LAUREL COUNTY, Ky. — Congressman Hal Rogers and the London-Laurel County Chamber of Commerce held a roundtable discussion Monday at the Laurel County Courthouse to discuss what the impact of the Affordable Care Act, or “ObamaCare” as he called it, will be on local businesses.
The discussion focused on the thoughts and concerns of local small business owners in regard to how the ACA will effect them. Rogers began the discussion by telling the audience that he had just recently voted for the 40th time to repeal the act.
Beginning in October, the ACA will require businesses with more than 50 full-time equivalent employees to provide insurance to their employees.
Additionally, businesses that have fewer than 25 employees that earn an average salary of less than $50,000 could qualify for a tax credit of up to 50 percent of their insurance costs.
Although businesses will be required to offer insurance to their full-time employees under the ACA, individuals will not be required to have health insurance until the beginning of 2014.
Despite the ACA being designed to ensure that all Americans can have access to reasonably priced, quality health insurance policies, Rogers said the act does the opposite.
"There's nothing affordable about the Affordable Care Act," Rogers said. "Individuals in Kentucky should expect to see huge premium increases. We've heard the increase could be as much as 65 percent to 100 percent."
Due to the complexity of the new health care laws, Rogers stated there is no definite way to predict what insurance premium rates will look like in 2014, and then stated he believes the Act will create more than $165 billion in new taxes on insurance plans.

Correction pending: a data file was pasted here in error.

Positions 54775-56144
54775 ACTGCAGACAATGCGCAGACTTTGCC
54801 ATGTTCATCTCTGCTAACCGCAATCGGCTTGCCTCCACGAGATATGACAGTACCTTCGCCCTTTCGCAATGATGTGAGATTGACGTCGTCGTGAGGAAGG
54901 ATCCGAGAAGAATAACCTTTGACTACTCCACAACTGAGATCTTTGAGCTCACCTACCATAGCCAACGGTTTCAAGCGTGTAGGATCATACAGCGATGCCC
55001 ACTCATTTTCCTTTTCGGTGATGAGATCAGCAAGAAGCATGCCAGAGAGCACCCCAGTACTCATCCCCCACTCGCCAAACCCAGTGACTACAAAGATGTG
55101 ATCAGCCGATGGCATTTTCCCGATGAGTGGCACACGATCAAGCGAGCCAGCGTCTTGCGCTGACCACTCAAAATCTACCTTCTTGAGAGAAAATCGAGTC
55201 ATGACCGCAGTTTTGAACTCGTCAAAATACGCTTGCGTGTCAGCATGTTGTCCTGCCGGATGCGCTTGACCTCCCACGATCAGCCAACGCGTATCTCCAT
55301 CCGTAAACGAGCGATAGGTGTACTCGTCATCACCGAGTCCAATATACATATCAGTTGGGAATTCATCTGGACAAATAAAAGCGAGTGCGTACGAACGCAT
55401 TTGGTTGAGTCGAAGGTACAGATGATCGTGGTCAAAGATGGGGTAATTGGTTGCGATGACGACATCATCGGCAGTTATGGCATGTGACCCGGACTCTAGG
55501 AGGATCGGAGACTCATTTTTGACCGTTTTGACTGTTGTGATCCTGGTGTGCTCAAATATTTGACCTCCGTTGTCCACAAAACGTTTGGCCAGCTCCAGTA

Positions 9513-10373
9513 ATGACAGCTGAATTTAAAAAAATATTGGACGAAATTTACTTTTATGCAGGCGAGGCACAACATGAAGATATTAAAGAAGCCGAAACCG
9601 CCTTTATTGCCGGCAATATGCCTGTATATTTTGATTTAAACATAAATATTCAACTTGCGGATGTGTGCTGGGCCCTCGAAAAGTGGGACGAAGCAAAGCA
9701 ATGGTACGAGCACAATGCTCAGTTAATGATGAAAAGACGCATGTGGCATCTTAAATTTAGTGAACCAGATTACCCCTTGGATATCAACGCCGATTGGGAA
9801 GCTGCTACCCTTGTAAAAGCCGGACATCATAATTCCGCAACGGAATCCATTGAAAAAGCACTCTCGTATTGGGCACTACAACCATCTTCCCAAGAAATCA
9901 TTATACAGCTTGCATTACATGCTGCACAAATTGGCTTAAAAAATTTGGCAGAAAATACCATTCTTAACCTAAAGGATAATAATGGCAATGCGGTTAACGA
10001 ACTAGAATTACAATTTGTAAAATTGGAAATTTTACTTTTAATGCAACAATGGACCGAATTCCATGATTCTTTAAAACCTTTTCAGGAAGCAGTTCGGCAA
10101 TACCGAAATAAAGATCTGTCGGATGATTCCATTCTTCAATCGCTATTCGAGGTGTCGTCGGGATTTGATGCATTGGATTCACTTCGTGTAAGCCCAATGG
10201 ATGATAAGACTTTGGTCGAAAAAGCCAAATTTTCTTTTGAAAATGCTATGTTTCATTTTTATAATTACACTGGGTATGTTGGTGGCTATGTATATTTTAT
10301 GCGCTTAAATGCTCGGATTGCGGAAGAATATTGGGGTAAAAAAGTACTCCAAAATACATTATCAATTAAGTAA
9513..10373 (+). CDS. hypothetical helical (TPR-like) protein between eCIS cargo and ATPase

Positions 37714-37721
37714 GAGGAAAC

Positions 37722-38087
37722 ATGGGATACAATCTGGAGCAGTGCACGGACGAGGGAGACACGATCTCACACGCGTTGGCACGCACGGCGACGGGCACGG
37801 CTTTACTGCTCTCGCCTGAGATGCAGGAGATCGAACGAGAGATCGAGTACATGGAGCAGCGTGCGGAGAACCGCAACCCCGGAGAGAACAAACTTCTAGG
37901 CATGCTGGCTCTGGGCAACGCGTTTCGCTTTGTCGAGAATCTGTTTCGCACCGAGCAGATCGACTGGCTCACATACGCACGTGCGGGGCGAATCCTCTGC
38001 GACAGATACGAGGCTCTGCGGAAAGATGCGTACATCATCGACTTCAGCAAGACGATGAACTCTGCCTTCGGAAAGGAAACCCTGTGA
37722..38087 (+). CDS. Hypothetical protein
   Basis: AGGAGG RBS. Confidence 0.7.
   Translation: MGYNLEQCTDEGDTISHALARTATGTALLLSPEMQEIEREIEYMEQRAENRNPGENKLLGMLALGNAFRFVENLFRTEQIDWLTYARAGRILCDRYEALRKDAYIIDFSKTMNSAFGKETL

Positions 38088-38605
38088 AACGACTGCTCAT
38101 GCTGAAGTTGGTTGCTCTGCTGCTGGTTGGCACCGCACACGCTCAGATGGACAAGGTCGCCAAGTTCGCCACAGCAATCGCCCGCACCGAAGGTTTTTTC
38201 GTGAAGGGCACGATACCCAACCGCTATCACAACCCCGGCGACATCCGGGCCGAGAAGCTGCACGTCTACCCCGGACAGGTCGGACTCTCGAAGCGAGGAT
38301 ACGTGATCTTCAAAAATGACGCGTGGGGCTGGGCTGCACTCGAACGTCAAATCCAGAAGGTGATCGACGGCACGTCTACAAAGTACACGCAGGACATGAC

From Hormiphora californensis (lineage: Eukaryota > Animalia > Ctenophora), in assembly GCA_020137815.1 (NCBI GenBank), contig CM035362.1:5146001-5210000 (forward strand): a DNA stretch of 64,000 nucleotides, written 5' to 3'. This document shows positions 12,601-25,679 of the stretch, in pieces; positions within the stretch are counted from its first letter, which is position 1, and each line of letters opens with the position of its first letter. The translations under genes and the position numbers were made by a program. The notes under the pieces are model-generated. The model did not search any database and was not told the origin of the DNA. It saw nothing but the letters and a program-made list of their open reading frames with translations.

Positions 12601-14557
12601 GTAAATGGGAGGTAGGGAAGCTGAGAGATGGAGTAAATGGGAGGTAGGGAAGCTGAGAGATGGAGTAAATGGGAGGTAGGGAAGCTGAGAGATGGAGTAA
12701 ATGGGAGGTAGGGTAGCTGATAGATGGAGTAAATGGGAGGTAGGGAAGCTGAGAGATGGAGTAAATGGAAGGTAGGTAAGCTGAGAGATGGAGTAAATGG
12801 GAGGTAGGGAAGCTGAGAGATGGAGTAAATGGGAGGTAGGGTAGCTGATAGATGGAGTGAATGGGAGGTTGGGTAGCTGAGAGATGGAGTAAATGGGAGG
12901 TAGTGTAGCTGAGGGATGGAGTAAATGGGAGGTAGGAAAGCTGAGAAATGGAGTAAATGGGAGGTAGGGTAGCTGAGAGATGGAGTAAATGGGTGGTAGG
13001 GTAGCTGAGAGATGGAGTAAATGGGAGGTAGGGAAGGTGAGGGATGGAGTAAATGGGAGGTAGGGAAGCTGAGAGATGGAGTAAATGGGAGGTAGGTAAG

Rogers continued by saying he had already began hearing rumors that businesses are changing full-time jobs to part time in an attempt to avoid having to provide insurance for full-time employees. Rogers claimed full-time jobs have declined by nearly 25 million and that part-time employment had increased by nearly 30 percent.
“This administration not only doesn’t understand insurance, but they have no idea about business, they don’t know what makes businesses tick,” Rogers said. “All of the administration came out of academia or interest groups; none of them came from businesses. They have no idea how to run a business and that’s why business owners are saying these regulations don’t make sense.”
Rogers concluded the roundtable meeting by opening the floor to questions. One member of the audience asked Rogers what he planned to do if he was successful in repealing the Affordable Care Act.
“The system we had wasn’t that bad,” Rogers said. “There are things are we can fix or change to make better.”
Prior to the discussion, John Clay, with Better Source Benefits of Somerset, presented Rogers with a Congressional Service Award from NAIFA (National Association of Insurance and Financial Advisors).